• John

        Well of course if you were working for DFID, you were expected to TWP… that was the essence of your job. However, if you were working for an NGO without any prior exposure to public policy, financial management, service delivery, etc. I doubt that you have the experience to TWP…. Ohh, you may include it in your proposal and score some points but, actually, I doubt it. Many of the TWP claimants couldn’t get an appointment with a senior official to discuss policy options or suggest priority investments. Those who can are to be admired; those who just wear the TWP badge are not.

        • Duncan Green

          Thanks John, Afraid I don’t share your optimism about DFID (often dominated by technocratic/economistic approaches) or your pessimism about NGOs (increasingly sophisticated in TWP in their influencing work and elsewhere.

  2. Nigel Thornton

    We need this challenge. However, let’s be careful about what TWP is and is not and while doing it watch out for babies being thrown out with bathwater.
    My take is that PEA and then TWP was intended to be a corrective to ahistorical, decontextualised technocratic development solutions. Chambers and other long-toothed gurus have always taught the practitioner community to embed programming in reality. Helping practitioners think about politics and history (as Sue Unsworth was and Booth is passionate about) is A GOOD THING.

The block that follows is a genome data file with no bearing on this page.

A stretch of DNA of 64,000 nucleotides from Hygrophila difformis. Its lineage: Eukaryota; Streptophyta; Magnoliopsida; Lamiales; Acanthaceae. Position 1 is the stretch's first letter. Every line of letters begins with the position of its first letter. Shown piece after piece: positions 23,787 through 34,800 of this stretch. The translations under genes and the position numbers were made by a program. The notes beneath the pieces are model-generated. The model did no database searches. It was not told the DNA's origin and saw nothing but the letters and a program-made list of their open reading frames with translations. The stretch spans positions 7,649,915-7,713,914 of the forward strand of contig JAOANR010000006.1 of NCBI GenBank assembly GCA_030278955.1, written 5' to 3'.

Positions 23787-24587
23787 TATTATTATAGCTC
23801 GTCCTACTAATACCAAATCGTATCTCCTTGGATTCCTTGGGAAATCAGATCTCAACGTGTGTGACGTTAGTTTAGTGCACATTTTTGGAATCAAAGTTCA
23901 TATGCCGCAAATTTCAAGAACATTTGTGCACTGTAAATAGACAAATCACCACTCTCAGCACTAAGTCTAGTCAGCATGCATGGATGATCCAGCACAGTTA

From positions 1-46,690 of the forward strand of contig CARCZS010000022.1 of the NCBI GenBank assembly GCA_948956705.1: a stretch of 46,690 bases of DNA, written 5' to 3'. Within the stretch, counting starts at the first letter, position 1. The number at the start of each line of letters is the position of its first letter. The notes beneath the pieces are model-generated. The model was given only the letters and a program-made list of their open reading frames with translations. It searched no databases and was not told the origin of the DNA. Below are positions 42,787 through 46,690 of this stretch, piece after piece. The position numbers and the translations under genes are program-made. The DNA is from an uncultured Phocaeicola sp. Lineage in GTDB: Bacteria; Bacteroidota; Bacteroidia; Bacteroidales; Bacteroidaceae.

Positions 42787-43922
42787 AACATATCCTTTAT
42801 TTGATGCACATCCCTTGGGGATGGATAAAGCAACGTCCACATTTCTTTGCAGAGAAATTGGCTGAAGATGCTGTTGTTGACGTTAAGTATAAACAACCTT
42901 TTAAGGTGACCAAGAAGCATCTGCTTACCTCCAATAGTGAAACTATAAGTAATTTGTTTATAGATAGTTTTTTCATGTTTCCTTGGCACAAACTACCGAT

TWP gives a framework for doing that, but as Jonathan Fisher and Heather Marquette argued about PEA in 2014, there are dangers when practitioners confuse the production of reports with ways of being and thinking (see here https://www.dlprog.org/publications/research-papers/donors-doing-political-economy-analysis-from-process-to-product-and-back-again).
    I think that TWP isn’t really a technology of its own. It’s a thought paradigm, not a magic bullet. And as a result, I don’t think that badging a programme TWP is particularly helpful at all.
    In ICAI’s 2018 Review of Governance in two DFID offices (https://icai.independent.gov.uk/report/governance/) we saw how DFID had yet to fully internalise TWP. There were lots of analytical reports being produced and TWP (and even more PEA) type language being banded about. The bureaucratic way of being, even for right on development types, tends towards reports and producing cogent analysis rather than creating space for thought, discussion and engaging with sticky issues on a continuous basis.

    I’d strongly support the finding in this paper that there is insufficient diversity of views or voices in the TWP debate; there is a default to those who commission think pieces know (again, we found that in ICAI’s Governance work in Uganda and Nepal). We are asking the same people to write reports and finding ourselves trapped in group think too often.